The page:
Presenter: Dr. Coralis Solomon is a Clinical Assistant Professor in the online Mental Health Counseling program at William & Mary. She earned her doctorate in Counselor Education from the University of Central Florida where her dissertation research explored self-compassion and emotional resilience of minority teachers working in elementary schools. Dr. Solomon is a Licensed Mental Health Counselor in the state of Florida, a National Certified Counselor, a Qualified Supervisor in Mental Health Counseling, a Gottman Seven Principles Program Educator, and a Mindful Self-Compassion Trainer. She has served as a Board of Governors member for the European Branch of the American Counseling Association and for the Mental Health Counselors Association of Central Florida. Working as a consultant to prevent burnout in teachers, she developed and facilitated a curriculum on Self-Compassion for Educators in Seminole County Public Schools. In her private practice, Dr. Solomon implements minds a body contemplative approaches including Restorative Yoga, Laughter Yoga, Trauma Sensitive Yoga, and Mindful Self-Compassion training. She also specializes in trauma-focused interventions including advanced training in Eye Movement Desensitization and Reprocessing (EMDR). Dr. Solomon’s commitment to mental health counseling goes beyond private practice as a nationally and internationally recognized speaker, with over 70 presentations including keynote speaker for the 2021 American Mental Health Counselor Association conference and the featured wellness presenter for the 2016 American Counseling Association conference..

October Webinar

Promoting Culturally-Informed Eating Disorder Training: Recommendations for Pedagogy, Social Justice, and Advocacy in Counselor Education

Webinar Description: Eating disorders (ED) are serious public health concerns that impact millions of people nationally. However, research has drawn attention to gaps in ED research, practice, and education, which perpetuate treatment barriers for marginalized populations. In this webinar, we will explore findings from a recent quantitative survey on clinician attitudes and perceived challenges towards treating ED. The presenters will provide recommendations to strengthen ED education in counselor education and advocate for more inclusive, socially just treatment.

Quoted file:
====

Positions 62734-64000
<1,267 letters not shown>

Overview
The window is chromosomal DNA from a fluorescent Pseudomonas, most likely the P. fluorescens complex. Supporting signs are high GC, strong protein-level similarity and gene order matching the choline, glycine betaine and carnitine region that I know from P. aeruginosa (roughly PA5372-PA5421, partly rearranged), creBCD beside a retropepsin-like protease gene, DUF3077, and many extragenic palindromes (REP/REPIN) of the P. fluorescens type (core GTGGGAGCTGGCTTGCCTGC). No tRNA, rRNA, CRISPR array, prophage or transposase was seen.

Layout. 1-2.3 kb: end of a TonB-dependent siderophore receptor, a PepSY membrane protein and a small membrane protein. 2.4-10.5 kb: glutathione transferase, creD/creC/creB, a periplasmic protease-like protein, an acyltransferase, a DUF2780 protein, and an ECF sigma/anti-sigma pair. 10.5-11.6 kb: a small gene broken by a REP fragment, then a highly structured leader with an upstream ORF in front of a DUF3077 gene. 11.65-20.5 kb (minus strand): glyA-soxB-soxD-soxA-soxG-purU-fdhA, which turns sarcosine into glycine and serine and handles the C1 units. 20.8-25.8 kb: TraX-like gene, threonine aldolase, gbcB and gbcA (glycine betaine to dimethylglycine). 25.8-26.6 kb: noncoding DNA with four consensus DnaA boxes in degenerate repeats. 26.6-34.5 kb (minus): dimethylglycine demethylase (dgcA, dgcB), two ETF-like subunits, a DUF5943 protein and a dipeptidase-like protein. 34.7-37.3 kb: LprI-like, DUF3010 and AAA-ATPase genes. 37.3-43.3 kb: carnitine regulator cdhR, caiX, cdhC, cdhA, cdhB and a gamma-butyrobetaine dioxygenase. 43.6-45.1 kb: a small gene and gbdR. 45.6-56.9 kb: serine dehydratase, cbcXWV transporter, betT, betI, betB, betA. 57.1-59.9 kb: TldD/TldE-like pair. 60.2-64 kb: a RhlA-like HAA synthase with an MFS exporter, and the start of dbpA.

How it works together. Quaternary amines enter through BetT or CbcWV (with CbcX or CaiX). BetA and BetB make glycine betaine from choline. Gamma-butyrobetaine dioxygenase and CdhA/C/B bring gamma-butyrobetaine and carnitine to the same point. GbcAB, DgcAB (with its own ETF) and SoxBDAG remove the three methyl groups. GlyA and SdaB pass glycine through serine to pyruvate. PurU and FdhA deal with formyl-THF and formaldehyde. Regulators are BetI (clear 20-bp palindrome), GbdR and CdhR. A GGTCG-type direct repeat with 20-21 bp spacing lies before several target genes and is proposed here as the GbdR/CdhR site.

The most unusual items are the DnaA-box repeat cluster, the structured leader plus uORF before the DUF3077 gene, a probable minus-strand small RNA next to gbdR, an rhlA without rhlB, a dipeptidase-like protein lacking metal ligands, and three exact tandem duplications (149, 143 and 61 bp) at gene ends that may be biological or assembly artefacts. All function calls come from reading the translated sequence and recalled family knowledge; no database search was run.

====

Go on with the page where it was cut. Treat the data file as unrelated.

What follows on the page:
Learning Objectives:

  1. Attendees will learn about the prevalence of eating disorders (EDs) and critical gaps and deficits in research, training, and practice, with a specific focus on marginalized populations.
  2. Attendees will understand common personal and professional challenges experienced by counselors when treating clients with EDs.
  3. Attendees will receive evidence-based recommendations to help counselor educators infuse ED education into counseling curricula, assist counselors in treating EDs from a culturally-responsive lens, and promote advocacy to raise awareness of social justice issues within ED treatment.

Presenter: Adriana Labarta (she/her) is a licensed mental health counselor and doctoral candidate at Florida Atlantic University. She has counseling experience working with diverse clients in various settings, including residential facilities and college counseling centers. Her research interests including eating disorders and multicultural/social justice issues in counseling and counselor education.

Presenter: Taylor Irvine (she/her) is a licensed mental health counselor and doctoral candidate at Florida Atlantic University. She has clinical  experience working with various populations and presenting issues in community mental health and residential treatment settings. Her research interests include studying eating disorders, couples and infidelity, the therapeutic alliance, and enhancing graduate training across counselor education programs.


November Webinar

The Climate Crisis: Social Justice, Advocacy and Mental Health Implications for the Counseling Profession

Click here for the Webinar Recording

Webinar Description: The climate crisis is predicted to have a profound impact on the mental health and well-being of individuals, families and communities, with our most vulnerable neighbors being at an elevated risk. This impact includes depression, anxiety, PTSD and pre-traumatic stress, fear, eco-grief, irritability, anger, violence, and loneliness, as well as disease spread, heatstroke, lung disease, heart disease, suicidal ideation, and premature death. The effects of climate change on community mental health and wellbeing are already taking place globally and locally. As counselors, we have an opportunity to bring our understanding of trauma, vulnerability, and resilience to work with clients and to support climate resilience efforts in our communities. This presentation will provide an opportunity to examine the ways mental health, wellness and climate change interact and how you can use your professional skills to mitigate the impact.